Four hundred years after William Shakespeare’s death, “To be or not to be, that is the question” is the most-searched-for Shakespeare quote on the internet. It is the first line of a soliloquy in Hamlet.
The line begins Hamlet’s contemplation of life and death. Take a look at it: it’s a string of monosyllabic words and ends with “question” – two syllables. There are seven very simple words, words that a four-year-old just starting school would be able to read after a few lessons: “to”, “be”, “or”, “not”, “that”, “is” and “the”.
Hamlet continues, developing, with more simple words, a complex philosophical examination of life and death, balancing them against each other in a sophisticated argument. Could a four-year-old follow it? Of course not. Would most adults follow it? Certainly, because of the way in which Shakespeare uses language. The “to be or not to be” soliloquy is one of the best examples of his facility with words and his ability to express complexity in the most basic English.
According to www.nosweatshakespeare.com, this is a deeply philosophical text, but when an actor speaks it on the stage it is essential that he should draw all the members of an audience made up of all classes and all levels of education into sympathy with the character and take them on the intellectual journey through the soliloquy.
So Shakespeare writes him a speech in which the audience will connect with him, enter into his mind, and go where he is going in his thoughts and emotions. Hamlet is not a philosopher, but a character in a play who has to keep an audience on board. The moment the audience is unable to follow an actor or loses interest in his character as a person the whole play is lost, and that is when they begin booing and throwing oranges at him.
But why do we still connect so powerfully with this soliloquy, four centuries later?
The quality of the writing is a partial answer to the question but it goes far beyond that. There are other Shakespeare plays with great soliloquies and speeches that are just as profound, beautiful and enduring, that have stunning and memorable opening lines.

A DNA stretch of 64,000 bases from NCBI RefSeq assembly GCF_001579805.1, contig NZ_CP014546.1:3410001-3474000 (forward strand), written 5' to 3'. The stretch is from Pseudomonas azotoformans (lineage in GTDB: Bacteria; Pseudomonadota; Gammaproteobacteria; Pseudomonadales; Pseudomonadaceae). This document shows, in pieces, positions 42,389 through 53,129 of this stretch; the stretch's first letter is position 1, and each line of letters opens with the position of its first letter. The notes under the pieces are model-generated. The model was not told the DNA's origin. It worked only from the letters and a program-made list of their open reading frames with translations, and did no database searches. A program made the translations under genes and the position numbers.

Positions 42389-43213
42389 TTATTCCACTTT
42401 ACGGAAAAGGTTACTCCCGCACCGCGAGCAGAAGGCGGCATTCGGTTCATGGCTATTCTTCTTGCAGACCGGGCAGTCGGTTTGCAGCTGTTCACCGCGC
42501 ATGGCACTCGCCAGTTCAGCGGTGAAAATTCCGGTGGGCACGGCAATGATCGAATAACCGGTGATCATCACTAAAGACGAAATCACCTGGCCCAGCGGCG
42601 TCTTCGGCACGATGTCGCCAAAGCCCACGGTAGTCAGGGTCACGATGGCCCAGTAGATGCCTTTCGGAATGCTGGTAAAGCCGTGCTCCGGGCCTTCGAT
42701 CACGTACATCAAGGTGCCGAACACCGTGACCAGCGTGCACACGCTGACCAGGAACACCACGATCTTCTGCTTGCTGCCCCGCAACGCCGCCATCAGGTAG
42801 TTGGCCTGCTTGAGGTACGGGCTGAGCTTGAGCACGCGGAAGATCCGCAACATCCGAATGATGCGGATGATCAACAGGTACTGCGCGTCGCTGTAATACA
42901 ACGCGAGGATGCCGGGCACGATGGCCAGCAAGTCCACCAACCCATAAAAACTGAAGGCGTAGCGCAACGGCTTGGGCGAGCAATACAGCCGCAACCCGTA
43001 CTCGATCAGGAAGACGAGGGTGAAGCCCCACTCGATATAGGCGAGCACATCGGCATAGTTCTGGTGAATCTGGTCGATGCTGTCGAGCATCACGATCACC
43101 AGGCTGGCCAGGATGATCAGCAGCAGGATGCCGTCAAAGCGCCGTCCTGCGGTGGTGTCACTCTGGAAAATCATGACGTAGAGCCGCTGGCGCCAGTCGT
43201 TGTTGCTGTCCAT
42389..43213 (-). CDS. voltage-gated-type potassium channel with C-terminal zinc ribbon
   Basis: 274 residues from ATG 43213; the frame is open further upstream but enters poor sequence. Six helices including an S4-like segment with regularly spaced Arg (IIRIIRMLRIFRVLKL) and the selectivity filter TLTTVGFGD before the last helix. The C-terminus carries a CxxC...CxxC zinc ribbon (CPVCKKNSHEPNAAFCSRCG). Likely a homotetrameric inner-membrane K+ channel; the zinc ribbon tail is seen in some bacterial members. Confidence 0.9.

Consider Marc Antony’s “Friends, Romans, countrymen, lend me your ears,” in Julius Caesar, “Tomorrow and tomorrow and tomorrow, creeps in this petty pace from day to day,” in Macbeth, “This royal throne of kings, this sceptred isle,” in Richard II, and many others. But none has the hold on the twenty-first-century psyche that the Hamlet soliloquy has. Why is that?
Hamlet, more than any other play, is with us in our daily lives whatever we are doing, even when we are just chatting to someone. There have been more than fifty films and countless television versions of the play.
Some of the most legendary actors, male and female, over several generations can be seen speaking the soliloquy if one cares to do a simple internet search. That includes some not usually associated with Shakespeare, like Arnold Swartzenegger, William Shatner, and even a Punk rocker.
Apart from the films and television productions of the play, several subsequent plays have been in some way derived from Hamlet, notably Tom Stoppard’s Rosencrantz and Guildenstern are Dead, and there is a whole catalogue of films similarly based on Hamlet, notable among them, The Lion King.
All the series of Star Trek and Doctor Who quote and take from the play in various ways. Too many novels to list do the same, but one should mention James Joyce’s Ulysses, which devotes a whole chapter to a rambling discourse centering on Shakespeare’s hero.